It's a recording of a train warning bell. There are two ways you can tell. First, it sometimes cuts off in mid "ding" when the crossing gates go up. And second, on wet, squelchy days like today, it starts out on a low tone and then rises in pitch, like a tape being sped up, or a phonograph record being started from a standstill. It makes a warped, bilious sound. Do honest clanging train bells really fail so much that they needed to be replaced with fake ones?

Sunday, August 06, 2006

Hateful Norton AntiVirus

I am starting to wonder if Norton AntiVirus is some sort of a shakedown scheme.

You're scared to death of what viruses will do to your computer, so when you're reminded that your subscription to virus updates needs renewing, you do it, forking over a few dozen dollars each year. Per computer, if you happen to have multiples in your household.

It whacks up your email, scanning everything that goes out and everything that comes in. You can tell it not to scan them anymore, but it does anyway. It seems quicker to just click away the annoying popup boxes than to do anything more about it.

Then one day, you notice that it hasn't performed a full system scan for half a year or more. This leads you to Symantec's website, where you eventually learn you'll have to uninstall and reinstall AntiVirus (or its younger sibling, Internet Security). Since nothing comes on disks anymore, you make sure you have the installer (thank goodness for the compulsive saving of every installer that came across your computer's threshhold), and with trembling hand, do the uninstall. (Which you have to do from Internet Explorer, because the handy uninstall link on the web page won't work in other browsers.)

That goes grand, and you reboot, peek in the corners to see if it's really gone (it is) and commence the reinstall. After a few moments, here comes a warning:

"Norton Internet Security 2005 installation has failed. Do you want to try to install again?"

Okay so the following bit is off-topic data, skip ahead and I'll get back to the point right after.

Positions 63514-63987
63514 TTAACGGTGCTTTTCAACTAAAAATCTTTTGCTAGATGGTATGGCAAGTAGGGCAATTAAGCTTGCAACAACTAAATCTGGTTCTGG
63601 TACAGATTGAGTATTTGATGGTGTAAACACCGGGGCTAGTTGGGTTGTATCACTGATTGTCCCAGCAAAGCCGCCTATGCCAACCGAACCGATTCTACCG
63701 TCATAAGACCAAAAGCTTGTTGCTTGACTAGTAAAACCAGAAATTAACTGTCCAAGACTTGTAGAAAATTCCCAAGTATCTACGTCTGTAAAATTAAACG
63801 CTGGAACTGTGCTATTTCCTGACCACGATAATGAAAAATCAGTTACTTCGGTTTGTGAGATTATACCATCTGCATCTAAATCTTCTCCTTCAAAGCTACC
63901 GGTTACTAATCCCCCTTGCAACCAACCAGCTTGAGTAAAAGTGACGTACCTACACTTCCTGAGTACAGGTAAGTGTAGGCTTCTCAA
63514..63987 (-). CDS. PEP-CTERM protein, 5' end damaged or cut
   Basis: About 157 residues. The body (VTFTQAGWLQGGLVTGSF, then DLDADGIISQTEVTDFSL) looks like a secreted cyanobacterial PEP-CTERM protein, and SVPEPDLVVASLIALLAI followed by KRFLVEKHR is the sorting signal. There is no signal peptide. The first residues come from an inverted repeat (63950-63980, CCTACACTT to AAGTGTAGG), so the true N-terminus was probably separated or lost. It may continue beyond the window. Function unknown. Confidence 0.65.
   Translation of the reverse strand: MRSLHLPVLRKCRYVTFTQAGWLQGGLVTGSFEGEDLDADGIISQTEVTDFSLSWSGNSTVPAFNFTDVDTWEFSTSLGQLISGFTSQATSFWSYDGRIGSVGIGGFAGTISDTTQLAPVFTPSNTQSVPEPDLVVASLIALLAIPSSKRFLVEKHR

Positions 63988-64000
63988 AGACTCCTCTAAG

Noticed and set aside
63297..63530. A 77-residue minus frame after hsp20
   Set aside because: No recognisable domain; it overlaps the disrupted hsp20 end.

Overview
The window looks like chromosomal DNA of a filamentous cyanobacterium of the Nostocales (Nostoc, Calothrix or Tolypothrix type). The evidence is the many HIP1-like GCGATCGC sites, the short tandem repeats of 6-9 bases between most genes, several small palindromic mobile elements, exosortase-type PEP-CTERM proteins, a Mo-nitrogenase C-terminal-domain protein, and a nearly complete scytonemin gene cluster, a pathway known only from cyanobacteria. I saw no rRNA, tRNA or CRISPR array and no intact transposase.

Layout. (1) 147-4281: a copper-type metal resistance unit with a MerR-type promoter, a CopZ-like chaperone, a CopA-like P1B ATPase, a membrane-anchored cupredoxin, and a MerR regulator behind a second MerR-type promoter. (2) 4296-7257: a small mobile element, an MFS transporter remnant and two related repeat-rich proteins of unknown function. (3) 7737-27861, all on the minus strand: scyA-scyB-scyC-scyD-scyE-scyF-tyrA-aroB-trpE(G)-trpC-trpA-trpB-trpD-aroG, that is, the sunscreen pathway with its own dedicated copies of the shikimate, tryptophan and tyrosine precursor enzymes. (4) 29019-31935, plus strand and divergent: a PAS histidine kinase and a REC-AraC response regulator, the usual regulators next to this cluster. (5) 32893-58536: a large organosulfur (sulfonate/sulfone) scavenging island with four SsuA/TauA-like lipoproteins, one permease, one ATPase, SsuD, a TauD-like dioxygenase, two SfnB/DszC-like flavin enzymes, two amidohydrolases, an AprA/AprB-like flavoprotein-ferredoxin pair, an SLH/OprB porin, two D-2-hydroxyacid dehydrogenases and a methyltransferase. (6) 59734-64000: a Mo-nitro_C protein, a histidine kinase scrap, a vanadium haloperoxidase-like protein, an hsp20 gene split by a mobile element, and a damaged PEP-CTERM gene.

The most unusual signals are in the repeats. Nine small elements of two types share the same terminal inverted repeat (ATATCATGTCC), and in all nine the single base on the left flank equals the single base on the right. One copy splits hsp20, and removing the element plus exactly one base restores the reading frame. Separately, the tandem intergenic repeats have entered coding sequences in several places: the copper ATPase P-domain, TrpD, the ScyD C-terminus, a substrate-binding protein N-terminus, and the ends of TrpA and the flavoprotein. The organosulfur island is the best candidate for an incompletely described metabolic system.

Your options are Retry and Cancel. You click Retry. The popup disappears, the install continues, the progress meter shows progress... for a few seconds, and then the same error pops up again. Well, it worked last time, so you click Retry again. You're not too concerned when it happens again, because the progress meter keeps advancing (another little green bar, then another). After a while, you start keeping count of the times you click Retry. When it passes 100, you select Cancel and go looking online for the text of that error message to see if anyone else has had this problem.

They have.

In spades.

You learn about other techniques, some of which involve editing the registry (like brain surgery) or reinstalling Windows (dear God, do I even know where the disks are that came with my laptop? did I make backup disks? why me?)

You take a break and rant about it on your blog, then make a cup of tea and take another stab at it.

I hear there are some other anti virus programs out there...

Friday, July 28, 2006

Oh, how I love tea!

Especially Barry's Gold Blend in the red box.

When I get up in the morning and go to the kitchen (no, I do not stumble to the kitchen; we have too many stairs for that to be practical. Besides, it's clichéd. And anyway, I'm a true morning person, so no need of that. Nevertheless, I really do enjoy the morning cuppa.), I open the cupboard that has both the coffee and tea paraphernalia, and while the electric kettle brings the water to a boil (was there ever a more civilized invention?) I try to decide whether to make tea or coffee. (I have been known to make both and carry two commuter mugs.) The tea smells so sweet; I'm always happy when it wins out. I've heard things about antioxidants, too, but I never think about that.